Monday, July 31, 2017

Encarnacion Alzona

From Aleteia:
Encarnacion was the first Filipina to complete her doctoral studies; she was a national scientist, and a pioneering advocate of women’s suffrage. Born in southern Luzon, she completed an undergraduate and master’s degree in history from the University of the Philippines (U.P.), and then went on to pursue further studies as a pensionado scholar in the U.S. There, she completed a second master’s degree at Radcliffe College, and a Ph.D. at Columbia University, both in history. After Columbia, she returned to the Philippines, and became a history professor at U.P. Interestingly, she graduated from Columbia the same year John Paul II was born. There must have been something in their milieu that caused both to write about the dignity of women.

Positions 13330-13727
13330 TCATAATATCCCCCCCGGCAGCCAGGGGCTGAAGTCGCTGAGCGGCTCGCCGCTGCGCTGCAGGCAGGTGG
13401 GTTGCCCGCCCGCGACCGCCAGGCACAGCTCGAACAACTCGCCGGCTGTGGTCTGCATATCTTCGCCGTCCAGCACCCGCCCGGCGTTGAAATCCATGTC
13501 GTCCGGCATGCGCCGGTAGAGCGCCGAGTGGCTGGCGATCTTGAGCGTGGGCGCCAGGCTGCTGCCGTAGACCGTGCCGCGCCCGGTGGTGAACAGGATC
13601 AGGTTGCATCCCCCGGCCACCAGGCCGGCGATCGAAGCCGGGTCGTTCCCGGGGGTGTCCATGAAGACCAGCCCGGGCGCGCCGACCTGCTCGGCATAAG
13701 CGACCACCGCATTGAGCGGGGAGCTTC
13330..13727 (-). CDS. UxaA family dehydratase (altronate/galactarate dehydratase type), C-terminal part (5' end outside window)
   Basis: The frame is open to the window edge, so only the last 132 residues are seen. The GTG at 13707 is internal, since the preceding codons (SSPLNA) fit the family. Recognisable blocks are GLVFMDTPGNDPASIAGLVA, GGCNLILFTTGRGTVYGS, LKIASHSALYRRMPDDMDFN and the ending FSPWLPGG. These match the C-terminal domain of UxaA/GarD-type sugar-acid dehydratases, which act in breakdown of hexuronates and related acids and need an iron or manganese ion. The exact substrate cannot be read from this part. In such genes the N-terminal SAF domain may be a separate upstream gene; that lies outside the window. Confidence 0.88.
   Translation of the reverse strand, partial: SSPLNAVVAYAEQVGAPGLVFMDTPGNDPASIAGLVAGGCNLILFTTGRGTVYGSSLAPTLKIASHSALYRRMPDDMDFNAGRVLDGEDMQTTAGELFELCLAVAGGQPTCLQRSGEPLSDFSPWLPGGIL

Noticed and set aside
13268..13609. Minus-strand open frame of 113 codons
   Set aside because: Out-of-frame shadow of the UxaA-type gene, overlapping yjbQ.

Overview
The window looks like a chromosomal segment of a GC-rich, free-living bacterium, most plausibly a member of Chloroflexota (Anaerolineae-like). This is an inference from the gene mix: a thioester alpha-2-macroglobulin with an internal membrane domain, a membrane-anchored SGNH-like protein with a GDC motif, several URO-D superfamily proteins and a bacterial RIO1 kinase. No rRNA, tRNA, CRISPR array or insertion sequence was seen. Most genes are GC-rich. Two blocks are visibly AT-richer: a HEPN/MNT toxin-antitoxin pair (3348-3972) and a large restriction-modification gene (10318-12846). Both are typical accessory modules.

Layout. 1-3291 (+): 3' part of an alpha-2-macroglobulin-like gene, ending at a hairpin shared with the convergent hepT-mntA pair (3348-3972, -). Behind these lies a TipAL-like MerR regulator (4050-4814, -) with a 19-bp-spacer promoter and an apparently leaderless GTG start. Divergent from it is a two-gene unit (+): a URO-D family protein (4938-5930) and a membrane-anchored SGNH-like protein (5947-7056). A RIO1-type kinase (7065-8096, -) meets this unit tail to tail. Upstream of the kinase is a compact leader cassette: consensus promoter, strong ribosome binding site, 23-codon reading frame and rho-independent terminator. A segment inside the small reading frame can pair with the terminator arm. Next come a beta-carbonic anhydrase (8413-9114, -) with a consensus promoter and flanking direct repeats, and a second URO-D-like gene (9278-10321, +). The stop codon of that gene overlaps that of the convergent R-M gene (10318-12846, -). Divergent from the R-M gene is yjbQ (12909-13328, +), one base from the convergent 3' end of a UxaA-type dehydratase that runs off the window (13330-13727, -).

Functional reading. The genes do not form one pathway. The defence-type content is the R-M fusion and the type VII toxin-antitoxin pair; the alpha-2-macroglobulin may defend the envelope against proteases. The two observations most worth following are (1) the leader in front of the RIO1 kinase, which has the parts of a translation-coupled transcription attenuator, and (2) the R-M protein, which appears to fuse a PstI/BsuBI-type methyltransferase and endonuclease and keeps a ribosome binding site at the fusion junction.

In 1919, Encarnacion wrote an article arguing for a woman’s right to vote. At this time, the Philippines was still a U.S. territory with a young democracy. The first local elections were held three years earlier, but only men were permitted to vote, as part of the U.S. government’s policy to gradually educate Filipinos into a functioning democracy. In her article, Encarnacion pointed out that women also need civic education, “they being what we proudly term the first teachers of men.” She explained that if women are permitted to vote, men’s respect for them would likely increase because “a person enjoying full political rights deserves greater respect and esteem than a disenfranchised one.” These ideas show that like John Paul II, she believed that society and history needed the contribution and participation of both men and women. (Read more.)

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